“Part of what makes the program so great at this is its teaching philosophy. Listening, reading, writing, speaking — Rosetta tries to combine all the basic elements of language learning into a cohesive, holistic program. Another reason why Rosetta excels in creating an immersive approach to language is its speech recognition technology, which has received praise for its accuracy and high degree of customizability. Learning to speak like native speakers is essential for learners to feel like they are making actual progress in their studies.”
I would very strongly agree with the second part of their assessment especially. It feels like Rosetta is much more about speaking. Pronunciation is a critical part of the program. There are small dials to indicate the degree of how precise a person’s pronunciation was for each word or phrase.
In addition, I feel like the pace of Rosetta Stone ensures that there are no gaps in one’s learning. This is not always the case with Duolingo. I find I rely on the discussion thread when I miss a question because, though I’m sure I forget plenty, sometimes it feels like new learning has been added without explanation.
There are many comparisons of the two programs, and others, on youtube. The bottom line for me is that the two programs complement each other in such a way that I feel like I’m getting a great education. With almost two months under my belt I don’t seem to have lost any motivation, and that’s saying something!
Images 1-4 Duolingo, Inc. (11th October, 2018). Spanish. 5900 Penn Ave, Pittsburgh, PA 15206 United States of America
Can I just start by saying that the more I search for images to capture the spirit of what I’m writing about the more I realize I have to start taking my own pictures! That means I have to start living in a way that I have something worth photographing. That is not my bike, but someday maybe it will be!
In that vein today is the big day. I “officially” start the physical portion of my self improvement plan today. I know, what was I doing up until now, right? Well, everything up to this point has been about getting the pieces into place. This isn’t a new year’s resolution. It’s more a lifelong resolution that just happened to launch on New Year’s Day. The gym has been set up, the equipment purchased, and the baseline data has been secured.
To review: Starting today, and for the next 30 days, I will eat and drink clean. For me, that means no alcohol, no sugar, and no commercially prepared food. I will attempt to eat a fresh, organic, and plant based diet. In addition, I will increase my intake of water. In short, I’m going to drive my family nuts.
I will use my fitness pal to track meals, and I will try to stay within the caloric guidelines for my goals, but I’m not going to lose sleep over it. With no alcohol, sugar, or ready to eat foods in my diet I’ll have my work cut out for me just to eat enough calories. Especially if I’m working out as much as I plan.
In terms of exercise, I will work out at least 6 days a week. I will alternate P90X with spinning(See “Forward to the Past” post for details). My goal is to also add at least two stretching or yoga sessions per week to my routine. I’ve been through the P90X cycle once thus far this year, but it was, admittedly, a very disjointed effort. I did not track my gains, I did not have access to actual weights (I used bands only), and because of a hernia surgery(not related to the workout program!) and some minor back issues, I was not consistent. I’m choosing to do my own cardio instead of the Kempo(kicking) and Plyometric(jumping) offerings in the program. This is just a personal preference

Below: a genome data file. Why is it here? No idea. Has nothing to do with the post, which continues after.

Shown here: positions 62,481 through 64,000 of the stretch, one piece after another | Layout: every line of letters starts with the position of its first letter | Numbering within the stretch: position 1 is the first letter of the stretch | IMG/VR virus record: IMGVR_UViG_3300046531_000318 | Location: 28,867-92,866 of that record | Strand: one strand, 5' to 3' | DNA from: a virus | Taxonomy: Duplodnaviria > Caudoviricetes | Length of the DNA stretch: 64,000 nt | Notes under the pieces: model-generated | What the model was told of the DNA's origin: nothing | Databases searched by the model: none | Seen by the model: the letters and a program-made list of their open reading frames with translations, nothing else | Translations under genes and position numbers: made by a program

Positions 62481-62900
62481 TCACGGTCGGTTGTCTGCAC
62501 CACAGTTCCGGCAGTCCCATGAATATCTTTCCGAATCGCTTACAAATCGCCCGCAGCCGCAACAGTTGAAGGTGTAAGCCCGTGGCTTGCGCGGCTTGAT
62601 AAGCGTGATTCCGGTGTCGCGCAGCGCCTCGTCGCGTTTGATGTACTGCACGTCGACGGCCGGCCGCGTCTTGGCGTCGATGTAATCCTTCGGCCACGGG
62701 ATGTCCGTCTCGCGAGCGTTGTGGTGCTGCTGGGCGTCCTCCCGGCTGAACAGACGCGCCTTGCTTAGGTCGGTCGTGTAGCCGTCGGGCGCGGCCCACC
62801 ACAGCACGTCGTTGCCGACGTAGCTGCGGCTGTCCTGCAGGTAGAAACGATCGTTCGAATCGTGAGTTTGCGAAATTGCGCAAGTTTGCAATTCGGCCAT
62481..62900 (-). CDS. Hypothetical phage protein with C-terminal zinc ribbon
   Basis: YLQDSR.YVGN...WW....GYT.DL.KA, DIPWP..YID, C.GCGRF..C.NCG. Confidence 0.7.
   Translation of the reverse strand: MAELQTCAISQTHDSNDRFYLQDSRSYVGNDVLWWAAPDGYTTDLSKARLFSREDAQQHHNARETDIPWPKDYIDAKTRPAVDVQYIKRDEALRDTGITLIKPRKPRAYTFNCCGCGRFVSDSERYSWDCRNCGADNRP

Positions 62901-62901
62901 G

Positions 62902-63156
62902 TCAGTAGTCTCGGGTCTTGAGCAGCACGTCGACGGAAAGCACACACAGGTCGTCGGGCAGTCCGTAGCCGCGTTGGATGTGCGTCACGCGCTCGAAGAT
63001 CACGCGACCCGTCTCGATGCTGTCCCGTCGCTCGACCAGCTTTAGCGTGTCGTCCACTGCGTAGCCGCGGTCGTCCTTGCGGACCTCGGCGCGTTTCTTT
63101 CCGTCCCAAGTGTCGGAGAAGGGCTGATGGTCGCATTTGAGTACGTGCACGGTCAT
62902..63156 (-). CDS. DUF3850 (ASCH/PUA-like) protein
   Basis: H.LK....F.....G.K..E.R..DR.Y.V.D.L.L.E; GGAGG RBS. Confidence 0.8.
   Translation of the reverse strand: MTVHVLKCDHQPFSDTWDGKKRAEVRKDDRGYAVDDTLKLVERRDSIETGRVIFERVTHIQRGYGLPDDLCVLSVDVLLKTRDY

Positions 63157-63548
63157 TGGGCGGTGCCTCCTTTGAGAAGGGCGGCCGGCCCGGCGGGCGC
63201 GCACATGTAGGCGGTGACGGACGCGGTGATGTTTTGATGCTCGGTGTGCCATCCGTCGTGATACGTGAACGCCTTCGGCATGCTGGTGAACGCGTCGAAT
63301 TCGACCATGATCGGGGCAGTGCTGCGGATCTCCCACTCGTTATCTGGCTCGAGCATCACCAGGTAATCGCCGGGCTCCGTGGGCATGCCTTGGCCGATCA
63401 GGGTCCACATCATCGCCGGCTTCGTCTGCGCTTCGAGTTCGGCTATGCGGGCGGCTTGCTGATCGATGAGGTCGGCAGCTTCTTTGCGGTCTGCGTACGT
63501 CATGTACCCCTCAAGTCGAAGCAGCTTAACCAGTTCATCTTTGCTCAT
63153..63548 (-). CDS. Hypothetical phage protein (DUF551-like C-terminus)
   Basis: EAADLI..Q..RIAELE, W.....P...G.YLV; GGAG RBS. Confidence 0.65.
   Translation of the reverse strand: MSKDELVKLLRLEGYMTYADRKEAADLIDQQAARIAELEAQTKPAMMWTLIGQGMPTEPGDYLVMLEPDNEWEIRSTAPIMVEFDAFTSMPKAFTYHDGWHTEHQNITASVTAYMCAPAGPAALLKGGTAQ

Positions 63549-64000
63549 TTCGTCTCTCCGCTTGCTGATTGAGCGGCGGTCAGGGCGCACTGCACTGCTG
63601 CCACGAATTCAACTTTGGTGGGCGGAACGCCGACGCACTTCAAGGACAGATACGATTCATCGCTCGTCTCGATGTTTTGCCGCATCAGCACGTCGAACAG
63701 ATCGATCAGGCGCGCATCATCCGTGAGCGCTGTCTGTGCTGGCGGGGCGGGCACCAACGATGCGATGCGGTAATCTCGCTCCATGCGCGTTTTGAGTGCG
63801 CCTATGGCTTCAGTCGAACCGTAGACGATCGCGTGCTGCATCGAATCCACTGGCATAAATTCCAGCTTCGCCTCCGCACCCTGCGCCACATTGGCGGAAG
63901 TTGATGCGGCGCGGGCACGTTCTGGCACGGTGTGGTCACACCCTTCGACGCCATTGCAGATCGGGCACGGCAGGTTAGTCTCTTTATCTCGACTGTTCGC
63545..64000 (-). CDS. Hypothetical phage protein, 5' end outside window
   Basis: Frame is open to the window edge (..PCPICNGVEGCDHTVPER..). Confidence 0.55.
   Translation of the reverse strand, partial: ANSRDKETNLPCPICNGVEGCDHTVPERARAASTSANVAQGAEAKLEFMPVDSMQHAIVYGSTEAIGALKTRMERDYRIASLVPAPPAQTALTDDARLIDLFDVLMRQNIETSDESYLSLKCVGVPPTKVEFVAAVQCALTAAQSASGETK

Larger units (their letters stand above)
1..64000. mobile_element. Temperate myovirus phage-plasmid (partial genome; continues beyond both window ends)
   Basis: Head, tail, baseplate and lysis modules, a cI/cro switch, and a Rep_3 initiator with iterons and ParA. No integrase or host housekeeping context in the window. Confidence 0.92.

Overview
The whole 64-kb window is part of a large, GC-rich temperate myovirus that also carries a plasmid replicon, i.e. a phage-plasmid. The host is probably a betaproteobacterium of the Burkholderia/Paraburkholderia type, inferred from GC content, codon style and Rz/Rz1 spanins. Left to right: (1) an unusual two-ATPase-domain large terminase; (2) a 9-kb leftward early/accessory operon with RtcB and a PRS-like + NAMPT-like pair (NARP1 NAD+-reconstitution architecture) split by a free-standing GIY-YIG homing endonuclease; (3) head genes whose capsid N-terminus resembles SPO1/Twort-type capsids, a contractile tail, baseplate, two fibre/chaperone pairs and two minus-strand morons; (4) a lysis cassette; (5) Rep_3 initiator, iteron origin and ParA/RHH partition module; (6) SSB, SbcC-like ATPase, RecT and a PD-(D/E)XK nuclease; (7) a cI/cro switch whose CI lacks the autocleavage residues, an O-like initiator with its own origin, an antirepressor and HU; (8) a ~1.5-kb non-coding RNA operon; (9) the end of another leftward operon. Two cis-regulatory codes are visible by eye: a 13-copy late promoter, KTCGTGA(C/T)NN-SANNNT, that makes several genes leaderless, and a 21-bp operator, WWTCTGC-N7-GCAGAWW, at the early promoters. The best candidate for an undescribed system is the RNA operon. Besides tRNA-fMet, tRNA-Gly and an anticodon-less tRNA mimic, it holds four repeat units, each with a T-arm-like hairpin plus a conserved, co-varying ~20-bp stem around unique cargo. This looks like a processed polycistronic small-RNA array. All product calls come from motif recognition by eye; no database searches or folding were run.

(I should note here that I purchased two Powerblocks (pictured below). Now that I have tried the bands for an entire P90X cycle I just don’t trust that they offer workouts of the same intensity as true weights. The advantage of an adjustable dumbbell like a Powerblock is that it takes up a fraction of the space as a set of traditional dumbbells at a fraction of the cost. Plus, for me, Powerblock is a local company and I’m all about supporting Minnesota made. In addition, it seems like every retail outlet, and many online equipment providers are completely wiped out of inventory because of Covid.
Here are some baseline measures from P90X so that there is something to compare to at the end of this experiment. Again, the use of weights is going to seriously affect my performance on many of these exercises. When I go through my first series with the blocks I may need to discard this initial data, but for the sake of a blog with the motto, “An Attempt at Transparency” I feel like I need to put it out there.
I weighed myself one last time before the start of this experiment. I was pleasantly surprised to see that I have only put on 0.6 pounds over the holidays. Beginning weight: 217.6. With a goal of losing a pound a week(not really, because I’m also trying to maintain muscle mass) I’m allowed 2660 calories per day. Here is evidence from My Fitness Pal that the ball is rolling. That’s my breakfast smoothie below.
So, all that remains is to actually do the work. As this is not a fitness only blog I will check back in a week to let you know how it is going.